Or the parents of the young athlete who used to run for Foothill Tech High School. Her coach told me that if there was ever anyone to help, it would be her family. Why? Because the coach had dedicated an annual award in her name for a member of the cross-country team who was the most positive and gave back to the team and community during the season.

Or the artist who was only able to save his paintings from the fire, but none of his other design pieces that he used to generate income.

Or the recent MBA graduate who started a new window cleaning business and had just purchased over $20,000 of tools, only to find out that the storage container he had recently bought to store the tools had a wood floor and caught on fire, destroying his wares.

Or the man who had disabling arthritis for the last fourteen years who had just started a new job and had a house where his children could stay with him on the weekends, which went up in flames. His smile was strong, he was positive, but his eyes told the deeper story of his inner suffering – trying to find a place where his girls could stay with him once again on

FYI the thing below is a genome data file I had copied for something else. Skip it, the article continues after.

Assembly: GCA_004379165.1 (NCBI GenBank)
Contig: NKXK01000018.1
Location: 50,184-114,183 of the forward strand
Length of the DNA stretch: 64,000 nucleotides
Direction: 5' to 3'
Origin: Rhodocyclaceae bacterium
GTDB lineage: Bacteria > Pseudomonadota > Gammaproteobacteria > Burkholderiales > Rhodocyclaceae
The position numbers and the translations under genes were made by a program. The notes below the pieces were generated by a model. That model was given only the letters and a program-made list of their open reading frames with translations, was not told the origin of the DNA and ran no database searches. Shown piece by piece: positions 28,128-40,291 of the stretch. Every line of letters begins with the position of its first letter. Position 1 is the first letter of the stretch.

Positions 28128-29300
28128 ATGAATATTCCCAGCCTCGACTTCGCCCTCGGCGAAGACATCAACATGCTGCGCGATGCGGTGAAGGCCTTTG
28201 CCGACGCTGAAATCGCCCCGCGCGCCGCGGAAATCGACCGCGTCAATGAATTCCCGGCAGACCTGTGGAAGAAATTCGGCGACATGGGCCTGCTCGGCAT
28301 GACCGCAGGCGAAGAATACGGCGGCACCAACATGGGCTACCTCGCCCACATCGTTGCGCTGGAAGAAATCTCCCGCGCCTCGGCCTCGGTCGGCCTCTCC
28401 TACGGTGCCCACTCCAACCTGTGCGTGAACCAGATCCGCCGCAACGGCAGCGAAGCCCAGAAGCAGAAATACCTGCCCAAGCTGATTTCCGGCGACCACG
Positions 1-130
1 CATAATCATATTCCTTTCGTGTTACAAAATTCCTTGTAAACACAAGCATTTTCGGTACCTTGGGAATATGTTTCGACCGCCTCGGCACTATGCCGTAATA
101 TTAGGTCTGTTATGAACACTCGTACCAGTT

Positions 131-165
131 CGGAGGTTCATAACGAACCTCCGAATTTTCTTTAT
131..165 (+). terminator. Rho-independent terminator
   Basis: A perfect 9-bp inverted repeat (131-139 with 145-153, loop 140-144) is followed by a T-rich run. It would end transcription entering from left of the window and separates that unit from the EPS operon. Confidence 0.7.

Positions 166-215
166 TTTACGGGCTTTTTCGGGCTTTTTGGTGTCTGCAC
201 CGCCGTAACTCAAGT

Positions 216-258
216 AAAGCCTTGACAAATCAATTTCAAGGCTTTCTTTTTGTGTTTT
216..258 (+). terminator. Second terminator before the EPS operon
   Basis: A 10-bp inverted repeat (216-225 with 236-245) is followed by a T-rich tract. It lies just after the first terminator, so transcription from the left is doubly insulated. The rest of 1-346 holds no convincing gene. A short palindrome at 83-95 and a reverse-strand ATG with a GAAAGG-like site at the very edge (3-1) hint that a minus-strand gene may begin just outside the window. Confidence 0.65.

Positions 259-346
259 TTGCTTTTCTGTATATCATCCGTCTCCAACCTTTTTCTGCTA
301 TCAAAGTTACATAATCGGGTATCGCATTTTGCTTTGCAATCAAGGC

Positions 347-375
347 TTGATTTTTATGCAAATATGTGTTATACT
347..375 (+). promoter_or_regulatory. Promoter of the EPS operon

the weekends.

Then there are some of my good friends, including my partner, who keep such a positive attitude about the loss that I find it hard to match that strength and conviction that everything will be OK.

During those first few days of the fire we held community meetings to coordinate relief efforts, sharing information between CALFIRE, our fire and police departments, faith-based groups, philanthropy clubs, city officials and concerned citizens. We learned that: the fire burned that first night at a furious pace,  a football field a minute; 27,000 people were evacuated in the first hour of the fire; approximately 869 structures were destroyed within the first week; the total cost to fight the fire after seven days was $38,369,058 and 1,400 structures were without gas and the water boil order was still in effect for most of the north end of the city off the Avenue; mobile generators were installed at backcountry microwave towers; well over 231,700 acres had burned, with small percentages of containment as the winds constantly shifted, gaining new force as the fire moved north toward Carpinteria; and approximately 6,946 public safety and emergency personnel, 912 fire engines, 27 helicopters, 50 water tenders, 125 hand crews, 67 dozers; and 4,000 firefighters (now over 8,500) were deployed to fight the fires. It is hard to imagine what the final numbers will be when this catastrophe is finally contained.